Church is where some people go to experience new life, in the spiritual sense. But for one Jonesboro man, church is where the local Arkansas Blue Cross and Blue Shield team donated a device that saved his life.
On a Wednesday evening in April, Deacon Phil Cook was standing just outside the First Free Will Baptist Church sanctuary when he experienced a strange sensation. “I felt a fuzzy kind of feeling in my head, and I reached back to catch myself,” Cook recalled. “That’s the last thing I remember until I was being loaded in the ambulance.”
Cook, 79, a retired tool-and-die maker, had been diagnosed with an irregular heartbeat more than 20 years ago but was under treatment. Since his diagnosis, he said he had never experienced any serious heart problems. It had been a normal Wednesday … he was preparing to plant a garden and he and Gloria, his wife of 60 years, were planning to visit family the following week in New Mexico.
“All of a sudden, Brother Phil’s eyes rolled back in his head and he dropped like a sack of potatoes,” said fellow deacon Ronald Wheeless, who was standing nearby.
Stunned church members rushed to help. Gloria, a retired nurse, checked for a pulse and found none. CPR was started.
For the first few seconds, Wheeless was frozen with shock as he saw his fallen mentor lying motionless, perhaps dead. Then Wheeless’ wife reminded him of the church’s new AED.
A lifesaving gift
Last January, employees at the ArkansasBlue location in Jonesboro (a regional office for Arkansas Blue Cross) donated the automated external defibrillator (AED) to the church Cook through the Jonesboro-based Community Health Education Foundation (CHEF) AED Placement Program. The lifesaving devices cost anywhere from $1,200 to $3,000.
An AED deliver an electrical shock to restart a heart that has stopped beating. The straightforward design of the device makes it easy for virtually anyone to use in emergency situations. Wheeless actually had picked the spot to install the AED box. He was among the members who had been trained only a month before the incident.
“When you get something like an AED, it’s kind of like buying insurance – you hope you’ll never have to use it, but it’s just a relief to have it there,” Wheeless said.
After his wife’s prompting, Wheeless sprang into action. The device led him through each step as crucial seconds ticked by. Simultaneously, a group of congregants formed an impromptu prayer circle and began earnestly praying. They needed a miracle.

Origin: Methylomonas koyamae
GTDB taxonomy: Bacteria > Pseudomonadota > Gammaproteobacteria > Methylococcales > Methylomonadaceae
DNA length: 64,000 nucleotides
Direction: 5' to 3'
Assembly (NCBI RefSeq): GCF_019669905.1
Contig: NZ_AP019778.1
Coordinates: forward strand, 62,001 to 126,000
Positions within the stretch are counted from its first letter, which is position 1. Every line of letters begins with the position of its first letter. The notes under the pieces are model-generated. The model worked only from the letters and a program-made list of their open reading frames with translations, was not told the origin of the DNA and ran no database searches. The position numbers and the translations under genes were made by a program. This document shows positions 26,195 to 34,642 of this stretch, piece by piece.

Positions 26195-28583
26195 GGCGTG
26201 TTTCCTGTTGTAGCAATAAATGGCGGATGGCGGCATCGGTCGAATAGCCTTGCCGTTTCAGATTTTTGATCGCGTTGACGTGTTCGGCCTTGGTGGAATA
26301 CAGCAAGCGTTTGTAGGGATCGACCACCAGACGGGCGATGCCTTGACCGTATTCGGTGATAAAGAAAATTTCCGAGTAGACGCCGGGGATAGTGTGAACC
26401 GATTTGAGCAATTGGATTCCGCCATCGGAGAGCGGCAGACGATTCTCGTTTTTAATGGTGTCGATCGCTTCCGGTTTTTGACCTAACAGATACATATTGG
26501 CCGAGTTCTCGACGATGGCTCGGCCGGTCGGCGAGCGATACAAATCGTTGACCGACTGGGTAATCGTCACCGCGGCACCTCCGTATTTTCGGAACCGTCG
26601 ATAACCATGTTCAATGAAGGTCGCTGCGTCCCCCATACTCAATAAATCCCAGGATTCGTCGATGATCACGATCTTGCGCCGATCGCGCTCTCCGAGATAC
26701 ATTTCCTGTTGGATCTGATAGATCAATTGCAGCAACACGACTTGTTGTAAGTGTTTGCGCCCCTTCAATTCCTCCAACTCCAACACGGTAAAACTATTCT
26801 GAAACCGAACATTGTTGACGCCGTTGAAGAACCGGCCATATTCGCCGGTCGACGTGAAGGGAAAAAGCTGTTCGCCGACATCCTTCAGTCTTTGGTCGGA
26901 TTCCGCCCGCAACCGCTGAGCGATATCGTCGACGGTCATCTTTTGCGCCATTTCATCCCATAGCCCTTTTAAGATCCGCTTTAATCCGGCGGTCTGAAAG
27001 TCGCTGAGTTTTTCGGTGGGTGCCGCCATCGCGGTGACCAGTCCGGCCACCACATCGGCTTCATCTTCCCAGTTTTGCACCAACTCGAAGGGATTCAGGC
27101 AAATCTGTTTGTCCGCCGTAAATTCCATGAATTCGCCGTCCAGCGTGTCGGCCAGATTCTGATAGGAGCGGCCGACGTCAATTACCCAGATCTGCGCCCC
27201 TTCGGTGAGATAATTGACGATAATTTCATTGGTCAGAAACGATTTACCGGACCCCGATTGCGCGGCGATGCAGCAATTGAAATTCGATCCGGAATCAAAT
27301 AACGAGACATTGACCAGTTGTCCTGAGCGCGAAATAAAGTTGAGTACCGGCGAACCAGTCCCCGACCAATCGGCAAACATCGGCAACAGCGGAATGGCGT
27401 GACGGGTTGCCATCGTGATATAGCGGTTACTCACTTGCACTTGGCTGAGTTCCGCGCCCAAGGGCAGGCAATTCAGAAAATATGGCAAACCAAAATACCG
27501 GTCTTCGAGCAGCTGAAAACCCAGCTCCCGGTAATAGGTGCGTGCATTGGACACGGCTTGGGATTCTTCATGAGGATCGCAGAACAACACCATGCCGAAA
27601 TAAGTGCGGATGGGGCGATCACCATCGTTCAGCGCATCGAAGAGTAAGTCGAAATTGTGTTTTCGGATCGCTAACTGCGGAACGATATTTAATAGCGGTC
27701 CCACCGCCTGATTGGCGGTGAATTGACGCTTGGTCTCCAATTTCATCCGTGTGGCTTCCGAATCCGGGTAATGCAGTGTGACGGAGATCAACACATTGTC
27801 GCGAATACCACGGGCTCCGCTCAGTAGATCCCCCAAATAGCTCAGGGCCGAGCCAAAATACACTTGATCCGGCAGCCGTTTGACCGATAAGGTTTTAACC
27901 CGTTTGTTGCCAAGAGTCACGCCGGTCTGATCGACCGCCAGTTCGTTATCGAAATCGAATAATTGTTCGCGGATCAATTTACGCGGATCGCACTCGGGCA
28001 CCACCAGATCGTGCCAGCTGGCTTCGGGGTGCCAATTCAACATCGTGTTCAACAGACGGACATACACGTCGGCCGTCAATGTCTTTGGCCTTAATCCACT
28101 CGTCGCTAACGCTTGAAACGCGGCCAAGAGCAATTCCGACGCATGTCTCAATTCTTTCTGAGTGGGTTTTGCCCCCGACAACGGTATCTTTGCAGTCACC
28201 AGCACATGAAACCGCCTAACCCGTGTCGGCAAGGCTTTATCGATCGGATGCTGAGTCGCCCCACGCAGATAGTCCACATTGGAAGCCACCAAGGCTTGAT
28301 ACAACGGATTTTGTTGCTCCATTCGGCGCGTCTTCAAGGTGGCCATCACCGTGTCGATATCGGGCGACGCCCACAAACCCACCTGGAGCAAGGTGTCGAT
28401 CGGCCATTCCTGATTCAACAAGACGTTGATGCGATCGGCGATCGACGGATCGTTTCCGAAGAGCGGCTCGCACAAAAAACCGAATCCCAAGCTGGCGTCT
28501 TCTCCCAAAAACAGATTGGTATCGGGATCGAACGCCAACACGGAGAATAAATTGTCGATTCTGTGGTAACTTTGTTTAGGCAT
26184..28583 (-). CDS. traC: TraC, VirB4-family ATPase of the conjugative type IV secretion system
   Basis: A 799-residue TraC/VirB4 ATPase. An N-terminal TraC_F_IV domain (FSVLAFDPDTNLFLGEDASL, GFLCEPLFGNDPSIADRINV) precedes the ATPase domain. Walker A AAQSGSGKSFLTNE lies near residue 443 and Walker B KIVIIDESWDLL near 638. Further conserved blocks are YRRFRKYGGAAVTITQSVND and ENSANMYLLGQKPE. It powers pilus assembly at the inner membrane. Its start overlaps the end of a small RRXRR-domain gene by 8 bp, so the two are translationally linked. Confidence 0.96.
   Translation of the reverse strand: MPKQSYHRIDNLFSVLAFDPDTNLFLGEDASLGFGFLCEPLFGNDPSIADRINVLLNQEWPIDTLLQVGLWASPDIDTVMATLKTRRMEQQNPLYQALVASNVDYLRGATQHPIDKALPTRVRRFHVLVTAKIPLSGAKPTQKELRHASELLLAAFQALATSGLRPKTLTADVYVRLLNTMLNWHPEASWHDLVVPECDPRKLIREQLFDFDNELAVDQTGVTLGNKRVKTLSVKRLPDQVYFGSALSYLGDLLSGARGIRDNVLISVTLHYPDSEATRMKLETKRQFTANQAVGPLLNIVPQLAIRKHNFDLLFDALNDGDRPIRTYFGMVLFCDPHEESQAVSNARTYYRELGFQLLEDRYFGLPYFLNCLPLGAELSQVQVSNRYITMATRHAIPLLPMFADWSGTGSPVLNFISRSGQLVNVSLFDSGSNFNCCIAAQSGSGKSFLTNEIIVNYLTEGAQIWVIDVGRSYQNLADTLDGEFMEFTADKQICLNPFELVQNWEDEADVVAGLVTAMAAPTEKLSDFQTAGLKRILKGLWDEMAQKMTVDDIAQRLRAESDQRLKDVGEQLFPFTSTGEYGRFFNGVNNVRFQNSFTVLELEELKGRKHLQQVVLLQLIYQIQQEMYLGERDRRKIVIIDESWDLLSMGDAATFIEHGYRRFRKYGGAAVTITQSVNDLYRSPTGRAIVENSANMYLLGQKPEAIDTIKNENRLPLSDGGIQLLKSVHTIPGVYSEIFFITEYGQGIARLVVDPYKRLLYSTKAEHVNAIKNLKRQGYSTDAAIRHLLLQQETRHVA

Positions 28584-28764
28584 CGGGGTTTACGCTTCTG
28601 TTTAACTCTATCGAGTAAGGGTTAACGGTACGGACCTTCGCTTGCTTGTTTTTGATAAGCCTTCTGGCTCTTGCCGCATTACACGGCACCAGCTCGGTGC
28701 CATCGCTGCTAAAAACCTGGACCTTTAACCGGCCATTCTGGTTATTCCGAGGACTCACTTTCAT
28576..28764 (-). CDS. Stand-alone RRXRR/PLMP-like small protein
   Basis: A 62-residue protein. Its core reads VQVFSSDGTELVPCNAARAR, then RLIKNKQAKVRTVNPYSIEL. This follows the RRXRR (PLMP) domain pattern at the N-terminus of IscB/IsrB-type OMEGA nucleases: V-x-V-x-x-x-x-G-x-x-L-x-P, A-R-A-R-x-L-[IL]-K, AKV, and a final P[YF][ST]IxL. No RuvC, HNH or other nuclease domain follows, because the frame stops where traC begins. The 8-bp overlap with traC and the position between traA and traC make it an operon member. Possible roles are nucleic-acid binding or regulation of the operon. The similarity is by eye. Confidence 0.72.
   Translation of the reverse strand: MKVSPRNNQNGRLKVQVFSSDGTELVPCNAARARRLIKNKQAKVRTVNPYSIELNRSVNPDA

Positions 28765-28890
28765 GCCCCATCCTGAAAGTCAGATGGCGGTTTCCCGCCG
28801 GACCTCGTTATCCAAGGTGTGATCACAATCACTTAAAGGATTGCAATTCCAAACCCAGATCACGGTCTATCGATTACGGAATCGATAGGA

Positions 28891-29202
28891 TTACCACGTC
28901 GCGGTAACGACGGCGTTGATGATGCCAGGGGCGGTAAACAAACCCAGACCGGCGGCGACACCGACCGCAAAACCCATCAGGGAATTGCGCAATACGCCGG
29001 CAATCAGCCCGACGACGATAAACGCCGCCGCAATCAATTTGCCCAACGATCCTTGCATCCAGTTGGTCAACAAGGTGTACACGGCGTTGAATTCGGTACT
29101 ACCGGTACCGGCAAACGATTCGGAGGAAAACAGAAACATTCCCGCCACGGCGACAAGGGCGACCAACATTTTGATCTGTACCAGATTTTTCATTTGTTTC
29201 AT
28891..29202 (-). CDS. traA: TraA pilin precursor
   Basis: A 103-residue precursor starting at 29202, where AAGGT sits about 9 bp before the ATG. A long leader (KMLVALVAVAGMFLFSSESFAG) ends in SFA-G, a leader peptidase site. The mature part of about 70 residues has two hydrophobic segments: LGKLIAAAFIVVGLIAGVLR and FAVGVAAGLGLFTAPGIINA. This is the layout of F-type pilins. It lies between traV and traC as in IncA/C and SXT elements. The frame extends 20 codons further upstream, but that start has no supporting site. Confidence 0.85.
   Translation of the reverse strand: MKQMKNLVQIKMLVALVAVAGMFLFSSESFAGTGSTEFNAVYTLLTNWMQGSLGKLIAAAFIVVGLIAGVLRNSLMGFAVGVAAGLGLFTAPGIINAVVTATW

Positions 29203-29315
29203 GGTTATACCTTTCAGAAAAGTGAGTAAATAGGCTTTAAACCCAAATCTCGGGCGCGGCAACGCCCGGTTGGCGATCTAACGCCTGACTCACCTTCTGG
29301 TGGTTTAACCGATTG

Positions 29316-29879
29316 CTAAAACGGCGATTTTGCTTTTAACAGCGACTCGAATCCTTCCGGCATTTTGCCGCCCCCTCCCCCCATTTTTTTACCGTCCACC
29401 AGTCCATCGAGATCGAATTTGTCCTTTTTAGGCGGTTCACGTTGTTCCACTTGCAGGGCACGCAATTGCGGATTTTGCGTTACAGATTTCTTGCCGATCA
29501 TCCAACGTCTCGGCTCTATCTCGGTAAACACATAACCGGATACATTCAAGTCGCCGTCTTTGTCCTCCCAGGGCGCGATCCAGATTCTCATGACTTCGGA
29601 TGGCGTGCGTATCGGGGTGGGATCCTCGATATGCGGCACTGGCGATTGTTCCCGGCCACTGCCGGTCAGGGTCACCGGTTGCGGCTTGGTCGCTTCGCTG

Shock and awe
“It told me there was no heartbeat, so I asked Mrs. Gloria if she wanted me to shock him, and she said, ‘yes,’ so I did,” Wheeless said. “We had to do that two more times. Right after we shocked him the third time, the fire department arrived and took over. That’s when I heard Phil start talking. He wasn’t really sure where he was – but he was alive!”
“We were thankful … glad … joyous – but still in shock,” Wheeless explained.
“The first thing I remember when I started to wake up was hearing this voice in the distance hollering, ‘Sit me up! I can’t breathe,’ “Cook recalled. “At first it sounded far away, but it gradually got louder and louder … until I realized it was me! That is when I realized I was being loaded into an ambulance.”
Wheeless is reluctant to take any credit for saving his friend’s life. “We are not in the life-saving business – God is,” said Wheeless, a plumbing supplies dealer. “If we had not had the AED, or if Phil had gone home that night, the outcome could have been a lot different.”
Paying it forward
The incident deeply impacted the church. Later in October they paid for and presented an AED for First Christian Church (Disciples of Christ), again through CHEF. “If I can use an AED successfully, anyone can,” Wheeless said. “If you have any kind of public gathering of people, an AED is just as valuable as fire extinguishers – or even more valuable. Buildings can be replaced, but with people, if that opportunity is missed, a life can be lost forever.”
Andrea Fleer, who leads Arkansas Blue Cross’ marketing team in Jonesboro, said Cook’s revival makes her team more committed to community involvement. “When we heard that a piece of equipment we had donated had saved a life, the overwhelming joy we felt was unbelievable. And the fact that the church ‘paid it forward’ to another congregation was just the icing on the cake.”
As for Cook, he feels extremely blessed.
“When I stop and think about the debt I owe my wife for what she did and how much my church folks love me and how God loves me and caused things to happen like they did, it just brings tears to my eyes,” he said. “I am just grateful to be alive.”